Blacks and whites are divided by a pretty wide street when it comes to perceptions of police misconduct. African-Americans, having experienced a history of discrimination, are deeply skeptical of the police and altercations with the public are often considered to be a result of police misconduct, at least until proven otherwise. We're seeing this played out in how the African-American community views the beating 15 year old African-American Brandon Johnson took at the hands of several white police officers. Today's Indianapolis star reports that yesterday several African-American ministers asked for a federal probe into the incident.
While whites chide blacks for their mistrust of police officers, the bias of "my side of the street" is just as bad. Listen to the conversations whites have about the Brandon Johnson incident. The immediate assumption is that Brandon Johnson did something wrong and "got what he deserved." To whites, if a police officer has an altercation with a suspect then, by golly, it's the aspect's fault because he was committing a crime. Forget due process. Because a police officer arrested the man, he has to be guilty.
It's the same attitude when it comes to police reports. Whatever the police officer says in his or her report is gospel. That's the way it happened and if the suspect says otherwise, well the suspect is lying.
As an attorney and student of life, I've learned to have a healthier degree of skepticism than my side of the street generally has. Police reports often contain great works of fiction and should be taken with a grain of salt. Law enforcement officers often get caught up in the moment and cross the line when dealing with the public. Officers often will look the other way when a colleague does something inappropriate. It is not particularly surprising that a high-stress job like law enforcement breeds a situation where officers look out for one another.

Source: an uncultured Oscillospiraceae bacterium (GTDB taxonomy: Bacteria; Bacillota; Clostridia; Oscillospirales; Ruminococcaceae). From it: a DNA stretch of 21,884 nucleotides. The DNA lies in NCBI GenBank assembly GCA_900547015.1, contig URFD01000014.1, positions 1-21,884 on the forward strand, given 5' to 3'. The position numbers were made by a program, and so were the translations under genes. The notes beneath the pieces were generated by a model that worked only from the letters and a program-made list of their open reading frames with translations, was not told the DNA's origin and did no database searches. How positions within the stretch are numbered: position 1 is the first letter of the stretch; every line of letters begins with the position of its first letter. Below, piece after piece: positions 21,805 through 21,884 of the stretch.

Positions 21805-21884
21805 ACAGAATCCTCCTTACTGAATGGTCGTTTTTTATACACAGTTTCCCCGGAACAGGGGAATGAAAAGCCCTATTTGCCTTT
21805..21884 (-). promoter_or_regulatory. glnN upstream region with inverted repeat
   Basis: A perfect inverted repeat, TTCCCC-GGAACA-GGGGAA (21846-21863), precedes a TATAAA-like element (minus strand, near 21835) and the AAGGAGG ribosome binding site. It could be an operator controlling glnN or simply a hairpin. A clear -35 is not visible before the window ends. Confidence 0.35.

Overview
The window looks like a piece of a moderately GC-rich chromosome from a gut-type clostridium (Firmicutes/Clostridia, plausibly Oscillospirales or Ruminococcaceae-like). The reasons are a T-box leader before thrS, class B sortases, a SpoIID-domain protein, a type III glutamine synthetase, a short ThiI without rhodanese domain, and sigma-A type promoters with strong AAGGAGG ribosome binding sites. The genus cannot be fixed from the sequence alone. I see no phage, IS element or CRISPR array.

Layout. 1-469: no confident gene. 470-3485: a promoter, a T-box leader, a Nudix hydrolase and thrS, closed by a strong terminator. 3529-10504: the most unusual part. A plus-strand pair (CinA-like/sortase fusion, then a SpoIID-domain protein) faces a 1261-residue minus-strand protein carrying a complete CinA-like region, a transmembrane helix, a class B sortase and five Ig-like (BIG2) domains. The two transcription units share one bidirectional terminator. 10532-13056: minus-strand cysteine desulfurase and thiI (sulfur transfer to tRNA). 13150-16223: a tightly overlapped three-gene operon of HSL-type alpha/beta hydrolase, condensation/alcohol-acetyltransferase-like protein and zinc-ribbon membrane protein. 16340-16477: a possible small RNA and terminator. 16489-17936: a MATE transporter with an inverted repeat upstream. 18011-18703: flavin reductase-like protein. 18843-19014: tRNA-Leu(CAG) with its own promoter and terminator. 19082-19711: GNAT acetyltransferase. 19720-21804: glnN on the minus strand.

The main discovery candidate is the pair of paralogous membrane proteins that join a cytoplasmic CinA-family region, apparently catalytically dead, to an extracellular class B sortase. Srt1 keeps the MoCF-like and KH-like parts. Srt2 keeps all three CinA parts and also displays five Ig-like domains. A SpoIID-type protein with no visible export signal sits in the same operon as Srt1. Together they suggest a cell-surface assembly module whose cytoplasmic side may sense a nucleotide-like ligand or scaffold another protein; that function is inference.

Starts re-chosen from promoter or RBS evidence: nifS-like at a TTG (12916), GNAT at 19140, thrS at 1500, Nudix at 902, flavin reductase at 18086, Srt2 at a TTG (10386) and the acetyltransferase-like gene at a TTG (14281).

Whites need to learn too that often people who are police officers are not well suited for the job. It takes a certain temperament to be able to control oneself when faced with the inevitable frustrations and a public that often doesn't appreciate the work officers do. Whites though tend to view all police officers as dedicated public servants who can't do anything wrong. Yet for the past couple years, the Indianapolis Star newspapers have been filled with stories of one IMPD officer after another getting in trouble. The latest appeared this morning - a recently resident IMPD officer being charged with felony arson for participating in setting as many as 10 fires.
Yes, blacks and whites are divided by a pretty wide street when it comes to their views of police misconduct. Maybe it is time we meet in the middle?